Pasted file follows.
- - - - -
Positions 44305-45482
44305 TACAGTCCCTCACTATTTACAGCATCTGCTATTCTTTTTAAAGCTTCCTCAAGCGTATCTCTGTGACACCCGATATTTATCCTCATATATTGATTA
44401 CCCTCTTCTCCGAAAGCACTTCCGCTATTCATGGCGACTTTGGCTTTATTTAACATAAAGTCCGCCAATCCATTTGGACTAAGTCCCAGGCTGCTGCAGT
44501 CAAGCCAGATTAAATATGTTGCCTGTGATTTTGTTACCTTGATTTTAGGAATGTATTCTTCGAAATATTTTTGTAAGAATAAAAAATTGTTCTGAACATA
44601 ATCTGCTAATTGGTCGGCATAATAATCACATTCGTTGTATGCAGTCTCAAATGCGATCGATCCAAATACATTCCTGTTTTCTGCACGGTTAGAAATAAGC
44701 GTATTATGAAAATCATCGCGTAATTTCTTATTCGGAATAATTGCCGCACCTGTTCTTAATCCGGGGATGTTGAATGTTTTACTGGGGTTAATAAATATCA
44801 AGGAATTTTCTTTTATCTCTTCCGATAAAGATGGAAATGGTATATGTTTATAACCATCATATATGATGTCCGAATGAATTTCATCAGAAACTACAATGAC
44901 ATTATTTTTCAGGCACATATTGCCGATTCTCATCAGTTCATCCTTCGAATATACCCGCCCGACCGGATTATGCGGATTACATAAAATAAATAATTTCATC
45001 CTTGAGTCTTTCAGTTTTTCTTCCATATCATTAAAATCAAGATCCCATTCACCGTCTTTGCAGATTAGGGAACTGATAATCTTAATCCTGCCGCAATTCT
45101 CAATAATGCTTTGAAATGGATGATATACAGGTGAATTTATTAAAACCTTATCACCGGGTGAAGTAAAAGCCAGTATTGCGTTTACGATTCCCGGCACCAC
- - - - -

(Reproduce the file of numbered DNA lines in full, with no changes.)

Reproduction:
Positions 44305-45482
44305 TACAGTCCCTCACTATTTACAGCATCTGCTATTCTTTTTAAAGCTTCCTCAAGCGTATCTCTGTGACACCCGATATTTATCCTCATATATTGATTA
44401 CCCTCTTCTCCGAAAGCACTTCCGCTATTCATGGCGACTTTGGCTTTATTTAACATAAAGTCCGCCAATCCATTTGGACTAAGTCCCAGGCTGCTGCAGT
44501 CAAGCCAGATTAAATATGTTGCCTGTGATTTTGTTACCTTGATTTTAGGAATGTATTCTTCGAAATATTTTTGTAAGAATAAAAAATTGTTCTGAACATA
44601 ATCTGCTAATTGGTCGGCATAATAATCACATTCGTTGTATGCAGTCTCAAATGCGATCGATCCAAATACATTCCTGTTTTCTGCACGGTTAGAAATAAGC
44701 GTATTATGAAAATCATCGCGTAATTTCTTATTCGGAATAATTGCCGCACCTGTTCTTAATCCGGGGATGTTGAATGTTTTACTGGGGTTAATAAATATCA
44801 AGGAATTTTCTTTTATCTCTTCCGATAAAGATGGAAATGGTATATGTTTATAACCATCATATATGATGTCCGAATGAATTTCATCAGAAACTACAATGAC
44901 ATTATTTTTCAGGCACATATTGCCGATTCTCATCAGTTCATCCTTCGAATATACCCGCCCGACCGGATTATGCGGATTACATAAAATAAATAATTTCATC
45001 CTTGAGTCTTTCAGTTTTTCTTCCATATCATTAAAATCAAGATCCCATTCACCGTCTTTGCAGATTAGGGAACTGATAATCTTAATCCTGCCGCAATTCT
45101 CAATAATGCTTTGAAATGGATGATATACAGGTGAATTTATTAAAACCTTATCACCGGGTGAAGTAAAAGCCAGTATTGCGTTTACGATTCCCGGCACCAC